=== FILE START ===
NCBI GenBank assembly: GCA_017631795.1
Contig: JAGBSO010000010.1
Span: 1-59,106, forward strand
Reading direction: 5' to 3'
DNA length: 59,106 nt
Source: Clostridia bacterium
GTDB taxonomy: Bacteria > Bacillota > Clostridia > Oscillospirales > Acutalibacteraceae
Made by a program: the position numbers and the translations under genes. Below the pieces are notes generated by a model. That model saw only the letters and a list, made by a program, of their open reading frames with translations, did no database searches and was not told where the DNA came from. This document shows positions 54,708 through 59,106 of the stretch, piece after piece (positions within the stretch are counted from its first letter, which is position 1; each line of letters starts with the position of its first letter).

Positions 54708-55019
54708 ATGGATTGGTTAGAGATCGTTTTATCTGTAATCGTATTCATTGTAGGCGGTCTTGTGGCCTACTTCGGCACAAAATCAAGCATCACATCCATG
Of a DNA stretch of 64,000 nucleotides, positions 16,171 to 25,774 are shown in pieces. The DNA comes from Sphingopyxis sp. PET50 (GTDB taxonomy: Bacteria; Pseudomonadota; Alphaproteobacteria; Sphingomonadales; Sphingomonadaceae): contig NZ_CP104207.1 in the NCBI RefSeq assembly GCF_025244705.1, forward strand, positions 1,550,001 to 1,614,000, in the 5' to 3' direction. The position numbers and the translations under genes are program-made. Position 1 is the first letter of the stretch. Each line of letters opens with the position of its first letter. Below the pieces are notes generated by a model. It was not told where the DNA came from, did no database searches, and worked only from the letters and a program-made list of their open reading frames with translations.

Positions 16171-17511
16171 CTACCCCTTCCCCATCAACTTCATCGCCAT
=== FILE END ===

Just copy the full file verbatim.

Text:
NCBI GenBank assembly: GCA_017631795.1
Contig: JAGBSO010000010.1
Span: 1-59,106, forward strand
Reading direction: 5' to 3'
DNA length: 59,106 nt
Source: Clostridia bacterium
GTDB taxonomy: Bacteria > Bacillota > Clostridia > Oscillospirales > Acutalibacteraceae
Made by a program: the position numbers and the translations under genes. Below the pieces are notes generated by a model. That model saw only the letters and a list, made by a program, of their open reading frames with translations, did no database searches and was not told where the DNA came from. This document shows positions 54,708 through 59,106 of the stretch, piece after piece (positions within the stretch are counted from its first letter, which is position 1; each line of letters starts with the position of its first letter).

Positions 54708-55019
54708 ATGGATTGGTTAGAGATCGTTTTATCTGTAATCGTATTCATTGTAGGCGGTCTTGTGGCCTACTTCGGCACAAAATCAAGCATCACATCCATG
Of a DNA stretch of 64,000 nucleotides, positions 16,171 to 25,774 are shown in pieces. The DNA comes from Sphingopyxis sp. PET50 (GTDB taxonomy: Bacteria; Pseudomonadota; Alphaproteobacteria; Sphingomonadales; Sphingomonadaceae): contig NZ_CP104207.1 in the NCBI RefSeq assembly GCF_025244705.1, forward strand, positions 1,550,001 to 1,614,000, in the 5' to 3' direction. The position numbers and the translations under genes are program-made. Position 1 is the first letter of the stretch. Each line of letters opens with the position of its first letter. Below the pieces are notes generated by a model. It was not told where the DNA came from, did no database searches, and worked only from the letters and a program-made list of their open reading frames with translations.

Positions 16171-17511
16171 CTACCCCTTCCCCATCAACTTCATCGCCAT